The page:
CCR had 23rd Tank Batt., 17th Armd Infntry Batt. and 495th Armored Field Artill. Batt.

Thus each was essentially one third of a division and were sent out on various missions. There was some mixing of specific companies between combat commands as needed. Within each combat command there were "task forces." Each task force had companies from the battalions as needed for the job.

I am traveling and need to check on which Company your Dad was with. If he was in the
Service Company, I am not sure exactly how they fit into the fighting. I need to verify his company.

Since your Dad was treated after the war, it is possible that he went to the V.A. after his discharge. The V.A. would have stored his records somewhere. I would ask them how
to follow up on that question.

Give us the names of the men he mentioned
and we may get lucky.

The 12th Armored was headed towards Czechoslovakia but then turned south and headed for Dillingen and points south and into the Alps. They wanted to prevent the
Germans from setting up a defense in the Alps.

(The bridge at Dillingen was captured intact by Combat Command A). CCR headed for a town
to the west of Dillingen, but the bridge was
blown there and so they went over the bridge
at Dillingen. CCA was headed for a bridge to the east of Dillingen, but there bridge was blown up as well. So they also crossed the Danube at Dillingen. Then many divisions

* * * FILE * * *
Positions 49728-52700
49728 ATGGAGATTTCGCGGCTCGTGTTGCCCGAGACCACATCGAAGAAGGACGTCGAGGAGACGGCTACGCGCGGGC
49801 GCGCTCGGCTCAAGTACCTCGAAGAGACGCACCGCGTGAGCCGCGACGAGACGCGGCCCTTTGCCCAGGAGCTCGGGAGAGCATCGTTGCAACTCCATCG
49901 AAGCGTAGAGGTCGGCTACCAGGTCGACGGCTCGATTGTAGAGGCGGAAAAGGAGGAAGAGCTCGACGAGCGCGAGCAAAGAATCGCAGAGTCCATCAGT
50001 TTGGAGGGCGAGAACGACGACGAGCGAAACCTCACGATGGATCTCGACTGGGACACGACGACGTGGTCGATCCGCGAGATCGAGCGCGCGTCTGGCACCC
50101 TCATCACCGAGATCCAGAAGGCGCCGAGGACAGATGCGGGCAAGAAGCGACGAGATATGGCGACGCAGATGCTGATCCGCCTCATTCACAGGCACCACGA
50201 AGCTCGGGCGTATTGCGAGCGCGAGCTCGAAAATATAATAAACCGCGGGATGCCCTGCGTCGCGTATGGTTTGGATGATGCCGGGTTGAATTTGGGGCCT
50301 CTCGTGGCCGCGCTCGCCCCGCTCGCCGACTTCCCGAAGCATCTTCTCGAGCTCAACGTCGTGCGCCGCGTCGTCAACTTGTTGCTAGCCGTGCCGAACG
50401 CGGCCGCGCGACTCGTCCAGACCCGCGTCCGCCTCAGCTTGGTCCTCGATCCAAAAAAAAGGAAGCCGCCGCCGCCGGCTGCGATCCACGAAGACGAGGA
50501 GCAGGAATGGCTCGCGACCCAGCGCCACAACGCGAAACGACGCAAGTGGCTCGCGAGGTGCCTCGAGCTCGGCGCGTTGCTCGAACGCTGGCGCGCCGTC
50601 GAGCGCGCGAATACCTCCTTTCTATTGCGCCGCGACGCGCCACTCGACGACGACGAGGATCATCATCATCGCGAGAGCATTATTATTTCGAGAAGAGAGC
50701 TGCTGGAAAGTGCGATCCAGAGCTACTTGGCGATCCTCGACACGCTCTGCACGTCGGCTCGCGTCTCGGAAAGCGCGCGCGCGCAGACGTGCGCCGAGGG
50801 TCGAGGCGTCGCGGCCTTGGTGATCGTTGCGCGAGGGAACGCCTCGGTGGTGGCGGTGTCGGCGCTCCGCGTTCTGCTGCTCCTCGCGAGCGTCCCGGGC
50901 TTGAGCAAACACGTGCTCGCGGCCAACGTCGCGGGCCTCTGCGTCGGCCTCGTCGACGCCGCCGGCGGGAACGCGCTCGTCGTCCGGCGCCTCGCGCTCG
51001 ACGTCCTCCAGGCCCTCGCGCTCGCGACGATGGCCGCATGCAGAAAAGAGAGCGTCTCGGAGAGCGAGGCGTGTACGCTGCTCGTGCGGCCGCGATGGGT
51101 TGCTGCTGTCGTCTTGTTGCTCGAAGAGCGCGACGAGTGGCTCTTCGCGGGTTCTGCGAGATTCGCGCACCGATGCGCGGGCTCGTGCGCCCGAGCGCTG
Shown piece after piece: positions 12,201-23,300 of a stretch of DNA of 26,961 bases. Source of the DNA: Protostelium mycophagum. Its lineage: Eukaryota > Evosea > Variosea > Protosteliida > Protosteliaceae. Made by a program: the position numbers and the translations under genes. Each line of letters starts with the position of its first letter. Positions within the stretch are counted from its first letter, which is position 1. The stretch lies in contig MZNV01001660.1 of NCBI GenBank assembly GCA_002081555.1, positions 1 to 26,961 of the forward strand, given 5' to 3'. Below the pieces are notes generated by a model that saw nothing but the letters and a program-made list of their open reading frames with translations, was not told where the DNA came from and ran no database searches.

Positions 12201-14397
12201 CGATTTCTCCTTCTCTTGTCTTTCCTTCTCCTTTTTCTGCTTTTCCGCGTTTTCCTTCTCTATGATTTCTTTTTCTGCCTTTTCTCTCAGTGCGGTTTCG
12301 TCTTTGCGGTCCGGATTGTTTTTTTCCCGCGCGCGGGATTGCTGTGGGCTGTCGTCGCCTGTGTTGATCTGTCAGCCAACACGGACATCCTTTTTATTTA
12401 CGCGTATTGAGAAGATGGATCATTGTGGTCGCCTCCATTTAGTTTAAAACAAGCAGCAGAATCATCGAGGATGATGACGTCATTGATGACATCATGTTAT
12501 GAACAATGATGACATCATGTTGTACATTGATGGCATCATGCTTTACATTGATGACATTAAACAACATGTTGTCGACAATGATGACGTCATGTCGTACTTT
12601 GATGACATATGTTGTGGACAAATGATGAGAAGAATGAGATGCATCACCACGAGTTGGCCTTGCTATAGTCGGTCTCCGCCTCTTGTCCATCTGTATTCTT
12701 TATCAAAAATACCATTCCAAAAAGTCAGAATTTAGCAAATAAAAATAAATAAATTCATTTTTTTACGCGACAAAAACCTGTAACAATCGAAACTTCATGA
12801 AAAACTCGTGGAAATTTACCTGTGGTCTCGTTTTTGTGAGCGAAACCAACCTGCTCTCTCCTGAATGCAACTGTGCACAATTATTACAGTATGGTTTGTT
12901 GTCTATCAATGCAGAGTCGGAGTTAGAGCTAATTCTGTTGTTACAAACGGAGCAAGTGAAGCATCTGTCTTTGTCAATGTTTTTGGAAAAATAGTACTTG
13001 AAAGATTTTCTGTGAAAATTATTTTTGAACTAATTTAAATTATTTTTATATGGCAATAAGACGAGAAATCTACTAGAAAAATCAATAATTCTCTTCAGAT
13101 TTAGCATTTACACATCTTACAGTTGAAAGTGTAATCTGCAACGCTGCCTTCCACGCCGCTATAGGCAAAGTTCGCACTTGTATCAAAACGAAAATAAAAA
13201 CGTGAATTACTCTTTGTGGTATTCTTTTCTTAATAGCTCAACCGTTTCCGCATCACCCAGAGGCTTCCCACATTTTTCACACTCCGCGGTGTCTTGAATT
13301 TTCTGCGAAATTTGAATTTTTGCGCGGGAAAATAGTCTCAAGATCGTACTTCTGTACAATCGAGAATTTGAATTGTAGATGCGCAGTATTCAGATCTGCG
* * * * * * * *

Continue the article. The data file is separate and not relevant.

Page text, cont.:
crossed there.

Mike Woldenberg

Mike



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Unregistered

posted 11/8/2016 3:23:52 PM  Reply w/Quote
Hi Mike, Wow, it's been too long. Sorry that I haven't gotten back to you sooner. Time sure seems to slip by. I would like to ask if you have any more ideas in terms of how I can find out more information about my dad and also if there might possibly be someone out there still alive who might have known him. I did read through & tried the things you mentioned. I will look back through to make sure that I didn't miss anything. I think I posted a couple of names of people who he wrote about in his diary. I can check and see if there are anymore. Currently I have been getting to know a Jewish lady from my Czech town (where I am a missionary, but am from upstate NY) who survived the Holocaust and was sent out by her mother with the Nicholas Winton children's transports to England. Much of her family ended up in the camps and didn't make it. Thanks again and hopefully this time I can follow up on all your insights and helpful information. Thanks for all you do.